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Environ Pollut. 2018 May;236:817-823. doi: 10.1016/j.envpol.2018.02.012.

Maternal arsenic exposure and birth outcomes: A birth cohort study in Wuhan, China.

Author information

1
Key Laboratory of Environment and Health (HUST), Ministry of Education & Ministry of Environmental Protection, State Key Laboratory of Environmental Health, School of Public Health, Tongji Medical College, Huazhong University of Science and Technology, Wuhan, Hubei, China.
2
Department of Obstetrics and Gynecology, Union Hospital, Tongji Medical College, Huazhong University of Science and Technology, Wuhan, China.
3
Wuhan Medical and Health Center for Women and Children, Wuhan, Hubei, China.
4
Wuhan Polytechnic University, Wuhan, Hubei, China.
5
Department of Chemistry, Huazhong University of Science and Technology, Wuhan, China.
6
Key Laboratory of Environment and Health (HUST), Ministry of Education & Ministry of Environmental Protection, State Key Laboratory of Environmental Health, School of Public Health, Tongji Medical College, Huazhong University of Science and Technology, Wuhan, Hubei, China. Electronic address: liyuanyuan@hust.edu.cn.

Abstract

Maternal arsenic exposure leads to adverse birth outcomes, but the critical window of this susceptibility keeps unclear. To determine whether the associations between maternal arsenic exposure and birth outcomes were trimester-specific, we conducted a birth cohort study of 1390 women from 2014 to 2016 in Wuhan, China. We examined associations between total urinary arsenic concentrations in three trimesters and birth weight, birth length and the risk of small for gestational age (SGA), and the differences of these associations across trimesters using generalized estimating equations. Maternal urinary arsenic concentrations varied across trimesters and were weakly correlated. Arsenic concentrations in the 3rd trimester, but not in the 1st and 2nd trimesters, were associated with birth outcomes. For each doubling of arsenic levels in the 3rd trimester, birth weight was decreased 24.27 g (95% confidence interval (CI): -46.99, -1.55), birth length was decreased 0.13 cm (95% CI: -0.22, -0.04), and the risk for SGA birth was increased 25% (95% CI: 1.03, 1.49). Further, stratified analyses indicated that these associations were only observed in female infants. Our findings indicate maternal arsenic levels in the 3rd trimester seemed to have significant impacts on birth outcomes, and also emphasize the public health interventions relevance to arsenic exposure in late pregnancy.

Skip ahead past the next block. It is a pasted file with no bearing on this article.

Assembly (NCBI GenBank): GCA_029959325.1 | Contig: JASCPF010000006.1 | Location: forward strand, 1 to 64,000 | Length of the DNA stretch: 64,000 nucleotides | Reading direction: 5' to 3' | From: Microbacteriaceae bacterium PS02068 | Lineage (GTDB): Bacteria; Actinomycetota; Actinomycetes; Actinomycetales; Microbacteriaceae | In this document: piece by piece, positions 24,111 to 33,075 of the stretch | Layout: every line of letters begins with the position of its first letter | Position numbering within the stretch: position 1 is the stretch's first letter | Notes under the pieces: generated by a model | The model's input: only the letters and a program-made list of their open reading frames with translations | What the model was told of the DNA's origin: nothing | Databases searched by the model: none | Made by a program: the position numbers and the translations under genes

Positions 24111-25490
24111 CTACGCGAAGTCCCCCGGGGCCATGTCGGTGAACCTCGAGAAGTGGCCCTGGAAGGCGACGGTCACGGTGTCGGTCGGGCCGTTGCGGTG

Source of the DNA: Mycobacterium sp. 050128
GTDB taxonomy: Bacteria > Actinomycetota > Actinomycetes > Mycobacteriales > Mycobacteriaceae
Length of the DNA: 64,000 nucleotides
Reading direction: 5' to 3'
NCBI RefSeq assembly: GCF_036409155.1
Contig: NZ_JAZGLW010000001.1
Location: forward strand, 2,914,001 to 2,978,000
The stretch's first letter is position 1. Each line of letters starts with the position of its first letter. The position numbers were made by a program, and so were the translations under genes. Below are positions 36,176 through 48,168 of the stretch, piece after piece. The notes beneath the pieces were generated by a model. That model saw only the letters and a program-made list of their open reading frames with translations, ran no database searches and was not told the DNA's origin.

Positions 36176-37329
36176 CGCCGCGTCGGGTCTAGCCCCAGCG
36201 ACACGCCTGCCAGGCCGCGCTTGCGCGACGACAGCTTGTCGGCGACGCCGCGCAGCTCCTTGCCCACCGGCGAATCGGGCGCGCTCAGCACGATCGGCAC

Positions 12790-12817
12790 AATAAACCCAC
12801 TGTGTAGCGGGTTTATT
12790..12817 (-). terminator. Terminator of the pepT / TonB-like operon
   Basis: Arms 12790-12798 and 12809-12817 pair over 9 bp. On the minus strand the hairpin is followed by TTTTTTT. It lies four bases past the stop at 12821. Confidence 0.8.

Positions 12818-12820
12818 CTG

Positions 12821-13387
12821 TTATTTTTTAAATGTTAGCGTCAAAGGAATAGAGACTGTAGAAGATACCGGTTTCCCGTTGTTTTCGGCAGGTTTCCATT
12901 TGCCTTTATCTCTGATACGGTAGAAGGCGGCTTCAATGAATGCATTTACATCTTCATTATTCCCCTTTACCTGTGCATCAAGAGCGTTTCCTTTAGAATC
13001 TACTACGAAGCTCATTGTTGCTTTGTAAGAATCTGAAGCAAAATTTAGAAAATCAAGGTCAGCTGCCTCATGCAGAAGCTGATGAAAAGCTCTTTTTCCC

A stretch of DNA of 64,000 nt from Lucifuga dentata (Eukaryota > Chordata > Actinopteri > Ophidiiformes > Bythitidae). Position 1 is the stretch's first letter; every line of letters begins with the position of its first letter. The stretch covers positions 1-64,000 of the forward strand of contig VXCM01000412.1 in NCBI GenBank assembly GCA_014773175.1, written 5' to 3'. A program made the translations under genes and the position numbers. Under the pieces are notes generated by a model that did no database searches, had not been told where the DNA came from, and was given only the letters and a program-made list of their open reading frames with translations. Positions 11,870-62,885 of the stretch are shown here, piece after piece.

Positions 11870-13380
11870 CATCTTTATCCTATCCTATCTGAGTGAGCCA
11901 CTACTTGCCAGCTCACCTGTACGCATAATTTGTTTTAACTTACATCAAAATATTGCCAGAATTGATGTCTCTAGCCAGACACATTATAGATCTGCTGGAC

KEYWORDS:

Cohort; Critical window; Low-level arsenic; Sex specific; Urine

PMID:
29462776
DOI:
10.1016/j.envpol.2018.02.012
[Indexed for MEDLINE]

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